Whether building Fort Bangarang, or performing turtle CPR, Benji Lanpher emerged as NBC’sThe Island’s inspirational leader. We peeked under the hood to find out what makes him tick.

GMP:  Did male stereotypes exist on The Island?

Benji:  The Island was a very unmanly place. It was kind of refreshing to be in that setting. There really were no alpha males. Well, Taylor (Cole) maybe, but he was off in two days.

GMP: As each episode unfolded, the show began to resemble some sort of social experiment. Do you think that was the case?

Benji: I do! They had taken modern males and plucked them out of society, men with strong personalities. These were in-depth conversations with smart men, largely brought on by being more in-tune, almost hyper-focused due to a lack of technology.

GMP:  Do you think this experiment would have been different if the cast had been all women?

Benji:  They tried it with just women in the UK. Having just males served the purpose of not making this a show about hook ups, and anything else that could take away from the survival and social experiment. The women, by the way, instead of killing a pig like we did, made the pig a pet. In the end they had to eat it, but it was only after they had starved for a while.

GMP:  How has this experience changed you?

Benji:  When we came off The Island everything seemed extremely surreal.  I explained it as being in a “Life Coma.” Nothing could phase me and I don’t think anything could touch my newfound confidence. I became the jungle. (Viewers may recall the finale episode when Bear Grylls dragged a palm frond and birthday suit-clad Benji to the boat.)

GMP:  What were your goals?

Benji:  Since I was about 12, I’ve wanted to buy an island. I pictured the experience would be like Hook mixed with Blue Lagoon. I needed to find out if I would grow out of this Peter Pan syndrome, or lean into it more.

GMP:  Why do you think (former police chief and self-confessed “grumpy prick”) Jim (Murray) didn’t want to participate? (Jim refused to stay at the main camp, or consort with the other cast members).

Benji:   Insert villainous music! He would talk to the majority of the group as though he knew better than us because of his age, yet he didn’t do a damn thing to better our situation or his own. He was constantly profiling everyone—me as a serial killer/cult leader… Which he nailed (laughter). Also…he’s an obsessive reality TV watcher who’s been trying to get on Survivor for 10 years! I think he thought you had to build alliances and could get voted off.

GMP: What is one secret people don’t know about The Island?

Benji:  NBC basically handed a multimillion dollar show over to 14 people they had never worked with. Every story you saw was real. For the first time the crew was the same as the cast. I can’t believe a big network like this even got away with this type of show! We were literally on the verge of dying for days when we weren’t we were fighting to stay alive.

GMP:  In short order, The Island’s weirdest, funniest and scariest experiences?

Benji:  One of the cast members had no idea how to poop in nature because he had never learned. So we were telling him, “You have to bend over!”

Benji:  Funniest happened with Rob (Brothers). Every day he would put on his own talk show. He would choose one member of the group, sit them down and ask them hilarious questions while he filmed it. The “show” eventually moved to Fort Bangarang (Benji’s camp, which even had working windows!) We would pretend our guests were being prepped in the Green Room, and say, “Well, you know, a lot of people are watching the show, so try not to be nervous.”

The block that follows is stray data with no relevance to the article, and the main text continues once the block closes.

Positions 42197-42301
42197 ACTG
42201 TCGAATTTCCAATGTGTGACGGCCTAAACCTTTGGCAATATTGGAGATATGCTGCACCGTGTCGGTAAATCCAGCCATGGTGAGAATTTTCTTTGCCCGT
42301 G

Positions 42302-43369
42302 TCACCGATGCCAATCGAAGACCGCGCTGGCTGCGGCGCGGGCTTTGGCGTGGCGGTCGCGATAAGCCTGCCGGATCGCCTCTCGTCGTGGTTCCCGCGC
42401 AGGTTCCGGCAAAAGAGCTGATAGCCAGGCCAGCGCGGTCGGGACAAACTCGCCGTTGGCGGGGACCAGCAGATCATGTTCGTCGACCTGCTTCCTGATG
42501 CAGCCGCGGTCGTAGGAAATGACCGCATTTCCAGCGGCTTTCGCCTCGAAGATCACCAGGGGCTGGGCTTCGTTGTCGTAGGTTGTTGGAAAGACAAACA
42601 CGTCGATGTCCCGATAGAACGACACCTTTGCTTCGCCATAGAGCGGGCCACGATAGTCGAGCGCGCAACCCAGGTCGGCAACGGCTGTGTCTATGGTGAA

Benji:  Scariest was definitely going without water for two-and-a-half days. People started to breakdown and go mentally insane. Cast members who weren’t camera operators thought that we were being given protein drinks, which of course, wasn’t true. Mike (Rossini) clenched a machete and said he wanted to kill himself.

Benji’s mom, Judy Lucas says Benji prepared, reading two survival books, an Army manual and even speaking with his friend, one of California’s finest survivalists and TV personality, Cliff Hodges.

Maybe that’s why when it got gritty and real, Benji didn’t just survive, he thrived.

In between coughing, and a hoarse throat worsening as we talked, Benji confessed he missed girlfriend, Sarah Nelson the most, although when questioned by the press, he’d previously stated he missed booze. Hi mom argues he also missed water and that he seems to have new appreciation for it.

Benji hung tough for the final questions, although he informed us he still wasn’t back to 100 percent.

GMP:  What did you think about filming some of the cast members more vulnerable moments?

Benji:  The dangerous moments have to be filmed for insurance reasons as well as the story. There was no one else there to see what was going on. Some of the men threatened to kick the cameras over and delete the footage, which of course, would cost a ton of money to the network. I did set the camera on the ground when Mike was breaking down, then immediately called SOS and got him removed.

We wondered which was more treacherous, the dangerously cold climate endured in the remotest areas of Alaska while filming National Geographic’s Life Below Zero, for which he was recently nominated for an Emmy for Director of Photography, or the punishing heat of The Island. Benji assured us, “Even if it got to 80-below zero, The Island was all about duration. In Alaska, you always had a warm place to go and a survival guide looking after you.”

When asked how he would top this great adventure, he admitted “It will probably go unmatched for the rest of my life…until I buy my own island.”

To find out what else Benji is up to, you can connect with him on Twitter and Facebook and check out his YouTube videos.


Original article appeared at The Good Men ProjectReprinted with permission.

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